Thursday, 16 December 2021 - 11:00am

'We're going in'

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Senior Constables Jim Manning, left, and Scott Carmody.

Senior Constables Jim Manning and Scott Carmody have received the New Zealand Bravery Decoration for their arrest of the Christchurch terrorist. Earlier this year, they spoke to Ten One about the events of the day.

Senior Constables Jim Manning and Scott Carmody were at routine tactical training at Princess Margaret Hospital, Cashmere – armed offender, room clearance exercises – on 15 March 2019 when the news broke.

There was shooting, there were dead and injured people in Deans Avenue. The training was declared complete and all staff were told to deploy.

Jim and Scott decided to stick together. They had known each other for 20-plus years, having played rugby together back in the day. They had hardly ever worked together – with Jim at Lincoln and Scott at Arthur’s Pass – but each knew the other was a good man for a crisis.

They each retrieved their rifle, handgun and Taser, put on ballistic armour, then set off toward the city in Jim’s car. As Jim drove, Scott monitored the car radio, hearing reports of multiple casualties and multiple offenders at the Al-Noor Mosque.

Shots were reported at the hospital, but experience told them to look elsewhere – Deans Avenue was covered and the offenders weren’t there; the hospital alert probably arose from injured people arriving there.

“I was thinking some poor New Brighton community cop’s going to be pulling up these guys and he’s not going to be armed,” says Jim. “We need to go wide because we need to be where the police guns aren’t.”

As they drove east on Brougham Street, the radio reported an offender’s vehicle – a Subaru, registration number KSH90 – heading east on Bealey Avenue, on a parallel course to theirs. There were reports of a gunman on foot shooting in Linwood, and shots fired from a car.

Then there it was – a Subaru, bullet holes in the windscreen, hazard lights flashing – coming through a red light in the opposite direction.

Jim performed a U-turn. They had to stop the car, whatever the cost.

“I was thinking ‘There’s a good likelihood we’re going to die’,” says Jim. “But I remember looking across at Scotty and thinking ‘This guy’s got it, I’ve got it, we’ve got it, this is us’.

“It’s like we were heading down the Valley of Death and my brain said ‘Fear’s no good to you, mate. Turn that off and deal with what’s in front of you and you’ll stay alive’.”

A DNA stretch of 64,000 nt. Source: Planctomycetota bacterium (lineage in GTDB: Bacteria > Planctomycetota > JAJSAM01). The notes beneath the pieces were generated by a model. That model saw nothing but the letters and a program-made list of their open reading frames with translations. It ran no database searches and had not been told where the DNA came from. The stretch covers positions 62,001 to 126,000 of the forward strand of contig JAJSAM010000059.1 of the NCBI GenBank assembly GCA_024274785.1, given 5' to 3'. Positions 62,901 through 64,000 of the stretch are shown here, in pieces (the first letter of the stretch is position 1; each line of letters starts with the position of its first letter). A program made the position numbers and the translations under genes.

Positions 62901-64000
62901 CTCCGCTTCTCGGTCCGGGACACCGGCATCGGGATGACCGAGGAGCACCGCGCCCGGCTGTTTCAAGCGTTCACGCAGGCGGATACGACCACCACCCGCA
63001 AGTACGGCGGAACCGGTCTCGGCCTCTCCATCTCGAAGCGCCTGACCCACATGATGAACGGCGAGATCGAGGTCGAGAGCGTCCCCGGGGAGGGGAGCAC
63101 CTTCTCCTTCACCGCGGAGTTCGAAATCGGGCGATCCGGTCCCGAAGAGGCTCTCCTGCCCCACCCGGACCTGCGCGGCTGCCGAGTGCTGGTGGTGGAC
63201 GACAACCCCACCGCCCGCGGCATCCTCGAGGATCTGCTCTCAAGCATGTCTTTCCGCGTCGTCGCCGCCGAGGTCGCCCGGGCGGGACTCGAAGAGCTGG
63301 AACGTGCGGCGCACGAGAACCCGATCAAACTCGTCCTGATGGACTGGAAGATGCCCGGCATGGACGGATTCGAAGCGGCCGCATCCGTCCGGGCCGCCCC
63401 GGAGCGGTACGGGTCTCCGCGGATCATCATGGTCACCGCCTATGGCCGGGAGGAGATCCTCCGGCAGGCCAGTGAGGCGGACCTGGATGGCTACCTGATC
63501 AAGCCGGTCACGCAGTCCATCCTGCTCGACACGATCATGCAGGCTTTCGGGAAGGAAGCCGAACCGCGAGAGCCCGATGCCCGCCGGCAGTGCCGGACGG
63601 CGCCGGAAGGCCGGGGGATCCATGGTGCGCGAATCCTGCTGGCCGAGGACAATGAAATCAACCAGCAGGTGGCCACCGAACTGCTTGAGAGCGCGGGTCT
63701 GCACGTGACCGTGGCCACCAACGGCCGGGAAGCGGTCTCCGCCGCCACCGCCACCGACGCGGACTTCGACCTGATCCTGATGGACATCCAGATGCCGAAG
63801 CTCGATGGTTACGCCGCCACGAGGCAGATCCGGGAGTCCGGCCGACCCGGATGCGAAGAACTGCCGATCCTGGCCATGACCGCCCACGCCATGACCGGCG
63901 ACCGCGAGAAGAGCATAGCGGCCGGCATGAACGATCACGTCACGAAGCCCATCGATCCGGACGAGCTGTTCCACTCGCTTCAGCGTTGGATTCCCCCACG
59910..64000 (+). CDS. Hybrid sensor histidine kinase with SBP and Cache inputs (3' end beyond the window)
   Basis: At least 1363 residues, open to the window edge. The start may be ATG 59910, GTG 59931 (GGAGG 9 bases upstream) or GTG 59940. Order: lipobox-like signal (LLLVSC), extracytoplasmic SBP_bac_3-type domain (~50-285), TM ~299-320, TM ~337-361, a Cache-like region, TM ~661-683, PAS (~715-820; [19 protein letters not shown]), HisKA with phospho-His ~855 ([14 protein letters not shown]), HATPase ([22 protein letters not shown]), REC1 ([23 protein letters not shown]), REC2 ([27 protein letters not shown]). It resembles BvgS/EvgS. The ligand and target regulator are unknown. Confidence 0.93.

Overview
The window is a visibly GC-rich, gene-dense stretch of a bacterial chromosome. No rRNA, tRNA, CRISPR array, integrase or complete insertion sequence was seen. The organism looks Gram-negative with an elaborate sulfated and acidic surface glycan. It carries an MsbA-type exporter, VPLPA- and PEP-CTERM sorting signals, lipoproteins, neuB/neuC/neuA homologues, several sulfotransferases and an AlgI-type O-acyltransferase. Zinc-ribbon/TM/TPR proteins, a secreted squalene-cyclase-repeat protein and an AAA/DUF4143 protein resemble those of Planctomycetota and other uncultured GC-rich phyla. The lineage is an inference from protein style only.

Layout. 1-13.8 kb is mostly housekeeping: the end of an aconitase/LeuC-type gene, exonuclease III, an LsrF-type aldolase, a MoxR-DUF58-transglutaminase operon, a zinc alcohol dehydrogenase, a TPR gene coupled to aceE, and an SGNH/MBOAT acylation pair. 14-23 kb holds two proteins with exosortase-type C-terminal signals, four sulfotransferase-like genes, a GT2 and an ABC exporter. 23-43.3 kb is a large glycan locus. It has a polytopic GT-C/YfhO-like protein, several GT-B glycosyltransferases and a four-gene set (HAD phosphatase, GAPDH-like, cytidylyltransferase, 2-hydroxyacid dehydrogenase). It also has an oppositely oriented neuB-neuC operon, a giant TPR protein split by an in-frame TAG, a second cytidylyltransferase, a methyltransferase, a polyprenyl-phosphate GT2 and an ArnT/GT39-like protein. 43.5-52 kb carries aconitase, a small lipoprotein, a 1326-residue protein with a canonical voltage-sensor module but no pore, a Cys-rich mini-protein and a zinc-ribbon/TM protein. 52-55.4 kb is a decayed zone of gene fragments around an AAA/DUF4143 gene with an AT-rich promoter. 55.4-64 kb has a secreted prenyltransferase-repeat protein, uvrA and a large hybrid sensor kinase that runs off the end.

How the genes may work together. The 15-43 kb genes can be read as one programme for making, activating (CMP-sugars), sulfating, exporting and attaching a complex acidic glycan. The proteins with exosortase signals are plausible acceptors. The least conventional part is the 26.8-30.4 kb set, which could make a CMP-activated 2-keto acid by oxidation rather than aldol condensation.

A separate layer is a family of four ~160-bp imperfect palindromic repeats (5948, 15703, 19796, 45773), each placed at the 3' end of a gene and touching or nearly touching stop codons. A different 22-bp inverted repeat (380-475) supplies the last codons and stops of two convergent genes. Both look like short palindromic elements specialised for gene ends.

“I think it’s the way police are wired,” says Scott. “You have to do something. Doing nothing is much harder than doing something, even if the something is not something you would necessarily choose.”

The Subaru was weaving in and out of the traffic. Jim and Scott closed on it, certain that at any moment one of the multiple people they thought was inside would start shooting. Scott, with his rifle, was ready to respond.

“I kept telling myself ‘When the windscreen shatters, don’t stop’,” says Jim. “Keep driving, Scotty will know what to do. Whatever happens, he’ll be there.”

After a few minutes a break in the traffic exposed the Subaru in the left-hand lane.

“We’re going in,” said Jim.

He floored the accelerator and angled the police car into the Subaru driver’s door, aiming to incapacitate the driver.

Senior Constables Jim Manning, left, and Scott Carmody.
“I was thinking ‘There’s a good likelihood we’re going to die’,” says Jim, left. “But I remember looking across at Scotty and thinking ‘This guy’s got it, I’ve got it, we’ve got it, this is us’.

Jim says he had noticed at crash scenes that when a vehicle hits another at a certain angle, the airbag does not deploy. He now put that to the test, hoping to give Scott a clean exit. It worked.

Scott, who has long experience of Protection Services work and has trained in exiting a moving vehicle, was out of the car before it had stopped. He circled the offender’s vehicle and was surprised to find it contained just the driver.

Jim got out, Glock in hand, into what he thought would be a firefight. But when he saw Scott with his rifle trained on the driver, he realised there must be only one offender present.